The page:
Recent exposure of the senator through his rebuttal to President Obama’s State of the Union speech has apparently not helped him much either. During that presentation, barring the gulping of vast amounts of water, he generously acknowledged the benefits he has received from the federal government through subsidized student loans for himself and Medicare coverage for his parents. A little later in the speech, however, he quickly reverts to the familiar “talking points” of his party such as smaller government, lower taxes, “makers instead of takers” et al. In this context, I am reminded of Dr. Manette in the famous work, “A Tale of Two Cities” by Charles Dickens. Manette, a British physician becomes a French prisoner of war during the revolution and is assigned the duty of repairing French army boots in a dungeon. Back in England after the war, Manette noticed that, under mental stress, he quickly forgets whatever he was before and involuntarily reverts back to the trauma days of war to rush back to his work bench to work on an old pair of boots. Senator Rubio is inconsistent and inarticulate in his speeches. In my view, he is either a consummate hypocrite or “a green eyed monster that doth mock the meat it feeds on.” As for the legislation in slow progress, I have misgivings in believing that the opposition party will agree to any amnesty that enables these twelve million to become U.S. citizens in due course. In their short sighted view, the Republicans would rather not have a light at the end of the tunnel shine on the sign AMNESTY.
P. Mahadevan, Fullerton, CA
Embracing New Skills
Kudos to Gayathri for writing the article on education (India Currents, February 2013, “Is Rote Learning Really the Answer?”) Rote learning is a thing of the past. We are in the 21st century and should be embracing the 4Cs of 21st century skills—communication, collaboration, critical thinking and creativity. These are the skills that our students need in their life and work. The examples provided in the article speak to that and we have to give our children the opportunity and encouragement to bloom.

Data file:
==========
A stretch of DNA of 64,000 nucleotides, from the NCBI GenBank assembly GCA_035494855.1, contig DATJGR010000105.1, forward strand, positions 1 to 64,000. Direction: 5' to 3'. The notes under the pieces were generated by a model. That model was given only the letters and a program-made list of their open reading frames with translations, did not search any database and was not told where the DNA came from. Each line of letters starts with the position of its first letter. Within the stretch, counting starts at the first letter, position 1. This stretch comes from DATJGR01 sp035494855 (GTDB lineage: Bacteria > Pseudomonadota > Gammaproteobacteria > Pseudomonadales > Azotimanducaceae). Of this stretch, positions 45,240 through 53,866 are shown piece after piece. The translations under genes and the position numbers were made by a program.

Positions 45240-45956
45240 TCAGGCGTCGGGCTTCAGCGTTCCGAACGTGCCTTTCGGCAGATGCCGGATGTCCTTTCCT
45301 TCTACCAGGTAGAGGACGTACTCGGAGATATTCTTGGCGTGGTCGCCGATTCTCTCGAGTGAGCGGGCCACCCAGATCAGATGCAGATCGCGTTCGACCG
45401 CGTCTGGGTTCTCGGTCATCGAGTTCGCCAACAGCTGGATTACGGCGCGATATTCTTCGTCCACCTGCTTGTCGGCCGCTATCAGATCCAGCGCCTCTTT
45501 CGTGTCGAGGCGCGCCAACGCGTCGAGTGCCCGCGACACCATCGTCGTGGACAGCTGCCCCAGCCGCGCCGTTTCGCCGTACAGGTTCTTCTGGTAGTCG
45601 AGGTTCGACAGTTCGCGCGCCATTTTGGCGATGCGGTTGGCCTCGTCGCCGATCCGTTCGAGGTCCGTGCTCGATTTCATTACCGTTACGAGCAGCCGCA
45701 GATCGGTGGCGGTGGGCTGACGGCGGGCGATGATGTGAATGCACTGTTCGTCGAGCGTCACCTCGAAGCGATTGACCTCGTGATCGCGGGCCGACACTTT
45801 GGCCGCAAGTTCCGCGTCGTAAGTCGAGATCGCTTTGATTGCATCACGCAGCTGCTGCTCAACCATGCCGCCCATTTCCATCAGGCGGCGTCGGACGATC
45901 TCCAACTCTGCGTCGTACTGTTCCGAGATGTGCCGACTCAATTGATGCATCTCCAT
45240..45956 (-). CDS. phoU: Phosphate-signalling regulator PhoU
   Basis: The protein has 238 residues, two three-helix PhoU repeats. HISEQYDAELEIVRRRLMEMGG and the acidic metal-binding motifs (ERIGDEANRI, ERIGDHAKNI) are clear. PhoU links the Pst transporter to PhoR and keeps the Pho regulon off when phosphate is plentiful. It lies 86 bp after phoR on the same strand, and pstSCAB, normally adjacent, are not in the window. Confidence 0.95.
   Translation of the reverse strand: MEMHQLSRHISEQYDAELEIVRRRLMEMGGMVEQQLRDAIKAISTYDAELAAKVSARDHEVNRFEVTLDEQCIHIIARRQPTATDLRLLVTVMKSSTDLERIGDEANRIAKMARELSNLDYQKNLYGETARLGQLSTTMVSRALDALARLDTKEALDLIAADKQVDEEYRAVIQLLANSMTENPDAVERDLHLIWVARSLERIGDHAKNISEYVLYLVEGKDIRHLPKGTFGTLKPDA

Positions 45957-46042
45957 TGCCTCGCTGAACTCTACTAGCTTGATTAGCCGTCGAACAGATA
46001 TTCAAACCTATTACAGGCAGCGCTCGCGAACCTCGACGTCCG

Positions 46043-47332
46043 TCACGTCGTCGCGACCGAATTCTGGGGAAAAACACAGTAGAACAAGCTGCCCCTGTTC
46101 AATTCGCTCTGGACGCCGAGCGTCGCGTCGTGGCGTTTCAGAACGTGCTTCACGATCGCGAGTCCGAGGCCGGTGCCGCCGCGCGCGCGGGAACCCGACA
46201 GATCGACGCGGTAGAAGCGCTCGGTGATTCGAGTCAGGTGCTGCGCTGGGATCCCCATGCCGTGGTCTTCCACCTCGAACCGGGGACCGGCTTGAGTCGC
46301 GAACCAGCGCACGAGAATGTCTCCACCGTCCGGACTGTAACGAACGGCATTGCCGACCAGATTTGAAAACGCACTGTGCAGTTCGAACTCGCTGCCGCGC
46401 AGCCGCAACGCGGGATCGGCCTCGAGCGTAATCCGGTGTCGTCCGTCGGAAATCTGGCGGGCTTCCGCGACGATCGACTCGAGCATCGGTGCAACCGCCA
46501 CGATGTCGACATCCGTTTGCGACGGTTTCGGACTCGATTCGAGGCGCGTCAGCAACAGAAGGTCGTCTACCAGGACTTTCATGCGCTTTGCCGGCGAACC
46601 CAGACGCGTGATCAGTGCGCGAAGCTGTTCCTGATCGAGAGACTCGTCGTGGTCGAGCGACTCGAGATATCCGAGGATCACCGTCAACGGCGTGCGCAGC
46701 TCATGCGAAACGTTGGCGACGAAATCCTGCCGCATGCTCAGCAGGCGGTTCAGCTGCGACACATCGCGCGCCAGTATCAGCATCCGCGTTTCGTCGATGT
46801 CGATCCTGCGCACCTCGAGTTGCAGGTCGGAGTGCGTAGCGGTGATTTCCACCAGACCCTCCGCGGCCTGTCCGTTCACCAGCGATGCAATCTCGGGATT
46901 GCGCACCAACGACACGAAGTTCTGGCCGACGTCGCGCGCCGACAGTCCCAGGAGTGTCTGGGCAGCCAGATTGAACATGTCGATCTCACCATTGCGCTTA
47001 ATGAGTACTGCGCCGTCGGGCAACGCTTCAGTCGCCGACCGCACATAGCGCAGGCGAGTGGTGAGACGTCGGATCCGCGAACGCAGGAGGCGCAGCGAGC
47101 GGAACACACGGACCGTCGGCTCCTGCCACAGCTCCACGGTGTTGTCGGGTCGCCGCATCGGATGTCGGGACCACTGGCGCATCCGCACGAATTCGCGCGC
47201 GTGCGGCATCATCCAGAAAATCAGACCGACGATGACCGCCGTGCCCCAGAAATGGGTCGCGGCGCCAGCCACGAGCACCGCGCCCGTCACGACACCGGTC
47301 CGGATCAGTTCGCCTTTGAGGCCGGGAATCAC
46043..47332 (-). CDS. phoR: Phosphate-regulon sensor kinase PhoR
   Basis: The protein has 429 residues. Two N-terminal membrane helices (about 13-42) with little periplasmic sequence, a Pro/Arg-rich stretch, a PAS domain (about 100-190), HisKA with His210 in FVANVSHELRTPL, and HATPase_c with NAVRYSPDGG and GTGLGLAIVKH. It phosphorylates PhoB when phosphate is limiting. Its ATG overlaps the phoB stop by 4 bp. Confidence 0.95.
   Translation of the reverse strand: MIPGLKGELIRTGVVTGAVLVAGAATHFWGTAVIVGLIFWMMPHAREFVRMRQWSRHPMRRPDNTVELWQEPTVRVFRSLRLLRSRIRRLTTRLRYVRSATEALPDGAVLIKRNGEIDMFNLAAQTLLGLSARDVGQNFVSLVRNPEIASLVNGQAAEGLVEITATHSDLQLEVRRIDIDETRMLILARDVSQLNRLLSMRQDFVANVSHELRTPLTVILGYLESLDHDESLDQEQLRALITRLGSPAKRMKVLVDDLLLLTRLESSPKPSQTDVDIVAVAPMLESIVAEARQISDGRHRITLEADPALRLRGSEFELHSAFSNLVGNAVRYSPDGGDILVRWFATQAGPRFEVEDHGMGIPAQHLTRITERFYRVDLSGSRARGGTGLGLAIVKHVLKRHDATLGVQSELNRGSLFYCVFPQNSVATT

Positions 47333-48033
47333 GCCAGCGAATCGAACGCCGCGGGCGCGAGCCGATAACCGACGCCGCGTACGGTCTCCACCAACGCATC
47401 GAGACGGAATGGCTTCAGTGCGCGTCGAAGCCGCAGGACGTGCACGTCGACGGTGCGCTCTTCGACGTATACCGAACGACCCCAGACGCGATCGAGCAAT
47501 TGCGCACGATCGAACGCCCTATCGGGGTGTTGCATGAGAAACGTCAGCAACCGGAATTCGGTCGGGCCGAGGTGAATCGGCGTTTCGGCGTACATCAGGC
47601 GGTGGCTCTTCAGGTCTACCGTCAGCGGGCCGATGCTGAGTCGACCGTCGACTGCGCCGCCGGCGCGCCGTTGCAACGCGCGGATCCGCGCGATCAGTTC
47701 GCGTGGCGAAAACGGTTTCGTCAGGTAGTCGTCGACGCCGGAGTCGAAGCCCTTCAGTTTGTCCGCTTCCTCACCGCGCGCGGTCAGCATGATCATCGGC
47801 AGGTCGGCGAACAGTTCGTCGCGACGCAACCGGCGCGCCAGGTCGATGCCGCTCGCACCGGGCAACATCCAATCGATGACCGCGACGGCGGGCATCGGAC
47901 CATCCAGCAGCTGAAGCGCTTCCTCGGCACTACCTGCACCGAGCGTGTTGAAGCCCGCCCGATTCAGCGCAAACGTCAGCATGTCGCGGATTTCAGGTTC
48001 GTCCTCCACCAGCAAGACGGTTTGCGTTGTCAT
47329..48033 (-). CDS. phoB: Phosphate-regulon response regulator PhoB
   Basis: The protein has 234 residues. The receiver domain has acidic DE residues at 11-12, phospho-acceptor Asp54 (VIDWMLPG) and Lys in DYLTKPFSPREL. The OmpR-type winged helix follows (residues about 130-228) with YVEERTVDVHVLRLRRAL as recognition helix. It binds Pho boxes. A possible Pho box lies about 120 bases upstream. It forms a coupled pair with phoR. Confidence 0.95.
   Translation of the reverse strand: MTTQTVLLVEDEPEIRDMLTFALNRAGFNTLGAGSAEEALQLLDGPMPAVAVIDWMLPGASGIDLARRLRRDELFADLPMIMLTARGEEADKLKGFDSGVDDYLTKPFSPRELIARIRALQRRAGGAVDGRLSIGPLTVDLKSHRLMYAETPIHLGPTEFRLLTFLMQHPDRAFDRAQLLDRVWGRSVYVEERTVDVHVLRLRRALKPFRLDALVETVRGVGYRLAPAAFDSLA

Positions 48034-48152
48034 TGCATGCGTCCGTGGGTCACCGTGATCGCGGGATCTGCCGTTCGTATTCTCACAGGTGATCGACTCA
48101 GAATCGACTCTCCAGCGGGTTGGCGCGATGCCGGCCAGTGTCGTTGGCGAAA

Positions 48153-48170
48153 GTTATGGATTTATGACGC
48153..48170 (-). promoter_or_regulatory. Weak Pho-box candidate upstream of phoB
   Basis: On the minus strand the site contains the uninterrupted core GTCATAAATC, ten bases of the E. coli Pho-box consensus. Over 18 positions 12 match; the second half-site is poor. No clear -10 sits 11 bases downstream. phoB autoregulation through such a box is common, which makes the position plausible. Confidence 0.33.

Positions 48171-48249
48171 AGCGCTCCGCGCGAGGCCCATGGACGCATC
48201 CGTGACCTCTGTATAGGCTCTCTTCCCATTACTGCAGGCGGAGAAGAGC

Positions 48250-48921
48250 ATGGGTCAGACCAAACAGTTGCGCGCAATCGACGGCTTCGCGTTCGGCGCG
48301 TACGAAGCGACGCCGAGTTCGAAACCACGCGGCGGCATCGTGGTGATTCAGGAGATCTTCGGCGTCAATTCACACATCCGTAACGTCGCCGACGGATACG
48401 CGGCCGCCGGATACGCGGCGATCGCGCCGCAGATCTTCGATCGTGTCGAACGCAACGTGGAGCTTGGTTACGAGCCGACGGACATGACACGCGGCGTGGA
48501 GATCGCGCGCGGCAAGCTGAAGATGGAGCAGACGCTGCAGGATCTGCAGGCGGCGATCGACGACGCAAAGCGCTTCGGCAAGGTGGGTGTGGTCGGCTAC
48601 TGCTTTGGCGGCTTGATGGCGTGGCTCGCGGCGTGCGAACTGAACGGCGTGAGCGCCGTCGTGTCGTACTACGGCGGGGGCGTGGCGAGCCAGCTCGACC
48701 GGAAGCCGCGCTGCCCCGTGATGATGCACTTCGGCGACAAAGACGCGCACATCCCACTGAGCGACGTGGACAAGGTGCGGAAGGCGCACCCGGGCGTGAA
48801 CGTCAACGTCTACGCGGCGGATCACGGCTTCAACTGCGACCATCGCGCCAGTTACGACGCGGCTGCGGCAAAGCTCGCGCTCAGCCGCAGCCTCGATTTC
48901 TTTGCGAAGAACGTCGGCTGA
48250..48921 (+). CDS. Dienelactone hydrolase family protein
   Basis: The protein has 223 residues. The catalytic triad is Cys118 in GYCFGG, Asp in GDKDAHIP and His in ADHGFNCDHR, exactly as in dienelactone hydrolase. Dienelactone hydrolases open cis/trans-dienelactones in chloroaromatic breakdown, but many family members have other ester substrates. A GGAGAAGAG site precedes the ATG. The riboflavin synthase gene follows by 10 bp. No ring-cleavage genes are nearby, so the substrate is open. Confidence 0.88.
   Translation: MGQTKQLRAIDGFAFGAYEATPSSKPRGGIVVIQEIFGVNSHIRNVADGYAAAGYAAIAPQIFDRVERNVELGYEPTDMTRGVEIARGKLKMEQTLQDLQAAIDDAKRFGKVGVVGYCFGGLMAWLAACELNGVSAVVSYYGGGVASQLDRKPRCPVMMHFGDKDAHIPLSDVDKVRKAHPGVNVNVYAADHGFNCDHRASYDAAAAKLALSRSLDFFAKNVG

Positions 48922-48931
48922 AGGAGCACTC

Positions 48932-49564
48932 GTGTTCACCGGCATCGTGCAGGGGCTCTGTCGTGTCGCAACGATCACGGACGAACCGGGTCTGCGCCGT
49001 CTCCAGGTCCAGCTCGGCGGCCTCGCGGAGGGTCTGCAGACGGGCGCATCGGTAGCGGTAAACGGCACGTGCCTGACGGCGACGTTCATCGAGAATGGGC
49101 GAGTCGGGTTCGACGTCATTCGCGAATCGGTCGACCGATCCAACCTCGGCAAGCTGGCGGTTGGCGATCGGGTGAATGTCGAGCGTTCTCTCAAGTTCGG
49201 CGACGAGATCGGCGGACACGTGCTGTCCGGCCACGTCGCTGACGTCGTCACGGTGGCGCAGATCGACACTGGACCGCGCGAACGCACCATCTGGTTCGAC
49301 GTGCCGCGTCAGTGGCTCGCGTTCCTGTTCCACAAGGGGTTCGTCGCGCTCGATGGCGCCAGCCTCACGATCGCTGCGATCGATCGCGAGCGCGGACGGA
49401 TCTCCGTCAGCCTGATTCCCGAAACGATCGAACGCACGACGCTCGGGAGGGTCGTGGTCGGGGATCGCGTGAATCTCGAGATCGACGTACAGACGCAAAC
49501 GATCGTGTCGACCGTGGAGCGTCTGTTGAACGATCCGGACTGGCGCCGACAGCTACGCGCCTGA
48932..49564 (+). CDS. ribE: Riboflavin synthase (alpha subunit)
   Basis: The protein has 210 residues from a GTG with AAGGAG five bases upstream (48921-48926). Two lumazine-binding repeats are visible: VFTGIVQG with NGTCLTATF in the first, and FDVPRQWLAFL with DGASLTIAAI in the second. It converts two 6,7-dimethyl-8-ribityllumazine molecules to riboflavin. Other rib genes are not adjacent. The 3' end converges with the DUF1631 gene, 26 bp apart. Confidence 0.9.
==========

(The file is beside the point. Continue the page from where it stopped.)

Arati Nagaraj, Saratoga, CA
Great article (India Currents, February 2013, “Is Rote Learning Really the Answer?”) summarizing an important issue. We just returned from Hong Kong where we witnessed first-hand many facets of your argument, and concluded it is more important to be creative and innovative than “book smart.”
Chris G, online
The article on rote learning (India Currents, February 2013, “Is Rote Learning Really the Answer?”) by Gayathri Chkravarthy is excellent. I wish more and more desi parents read this article and stop pressuring their kids into going to all these classes. Lot of times I wonder if the parents are doing all this preparation for their kids or for themselves out of a compliance with peer pressure?
Best Issue So Far
I just came back from Canada and found the February Issue of India Currents waiting at home. It is the best issue so far and it is worse than the next issue that I will be looking forward to read.